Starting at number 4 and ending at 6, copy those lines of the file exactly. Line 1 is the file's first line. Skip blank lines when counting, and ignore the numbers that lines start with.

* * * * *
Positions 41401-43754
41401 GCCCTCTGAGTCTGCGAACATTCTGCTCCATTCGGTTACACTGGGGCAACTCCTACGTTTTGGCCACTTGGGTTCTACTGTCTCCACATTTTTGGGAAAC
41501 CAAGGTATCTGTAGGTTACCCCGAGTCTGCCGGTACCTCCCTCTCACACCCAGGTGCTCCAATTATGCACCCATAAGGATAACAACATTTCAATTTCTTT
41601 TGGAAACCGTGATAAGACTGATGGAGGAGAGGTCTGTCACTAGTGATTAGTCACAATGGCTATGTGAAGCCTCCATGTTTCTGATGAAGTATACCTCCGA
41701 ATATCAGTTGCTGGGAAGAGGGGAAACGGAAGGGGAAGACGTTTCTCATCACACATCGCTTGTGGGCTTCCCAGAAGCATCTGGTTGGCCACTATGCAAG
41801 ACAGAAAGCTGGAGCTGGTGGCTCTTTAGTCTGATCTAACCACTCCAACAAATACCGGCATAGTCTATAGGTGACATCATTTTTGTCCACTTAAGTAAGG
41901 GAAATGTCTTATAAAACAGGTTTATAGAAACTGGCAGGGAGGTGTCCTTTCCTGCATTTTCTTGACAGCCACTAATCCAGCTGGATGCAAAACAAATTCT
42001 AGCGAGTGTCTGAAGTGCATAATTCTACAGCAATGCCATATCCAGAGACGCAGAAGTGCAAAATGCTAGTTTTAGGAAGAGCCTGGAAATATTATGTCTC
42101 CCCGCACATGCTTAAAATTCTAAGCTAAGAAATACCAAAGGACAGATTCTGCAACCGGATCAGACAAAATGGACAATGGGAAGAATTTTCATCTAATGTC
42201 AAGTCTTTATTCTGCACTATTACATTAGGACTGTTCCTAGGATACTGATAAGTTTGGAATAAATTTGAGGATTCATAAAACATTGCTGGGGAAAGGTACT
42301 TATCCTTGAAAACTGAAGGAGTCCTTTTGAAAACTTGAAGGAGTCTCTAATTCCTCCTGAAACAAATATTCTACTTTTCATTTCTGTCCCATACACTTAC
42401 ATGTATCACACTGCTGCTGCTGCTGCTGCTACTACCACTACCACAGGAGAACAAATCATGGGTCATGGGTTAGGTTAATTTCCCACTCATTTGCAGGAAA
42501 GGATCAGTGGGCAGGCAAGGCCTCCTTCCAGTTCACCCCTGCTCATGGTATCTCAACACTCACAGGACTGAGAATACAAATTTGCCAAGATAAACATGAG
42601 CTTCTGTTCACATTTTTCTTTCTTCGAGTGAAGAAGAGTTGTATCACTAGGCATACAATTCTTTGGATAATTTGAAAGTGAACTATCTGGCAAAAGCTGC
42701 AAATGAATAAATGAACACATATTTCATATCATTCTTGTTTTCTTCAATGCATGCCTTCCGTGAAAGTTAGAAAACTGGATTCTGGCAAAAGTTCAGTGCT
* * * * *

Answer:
41601 TGGAAACCGTGATAAGACTGATGGAGGAGAGGTCTGTCACTAGTGATTAGTCACAATGGCTATGTGAAGCCTCCATGTTTCTGATGAAGTATACCTCCGA
41701 ATATCAGTTGCTGGGAAGAGGGGAAACGGAAGGGGAAGACGTTTCTCATCACACATCGCTTGTGGGCTTCCCAGAAGCATCTGGTTGGCCACTATGCAAG
41801 ACAGAAAGCTGGAGCTGGTGGCTCTTTAGTCTGATCTAACCACTCCAACAAATACCGGCATAGTCTATAGGTGACATCATTTTTGTCCACTTAAGTAAGG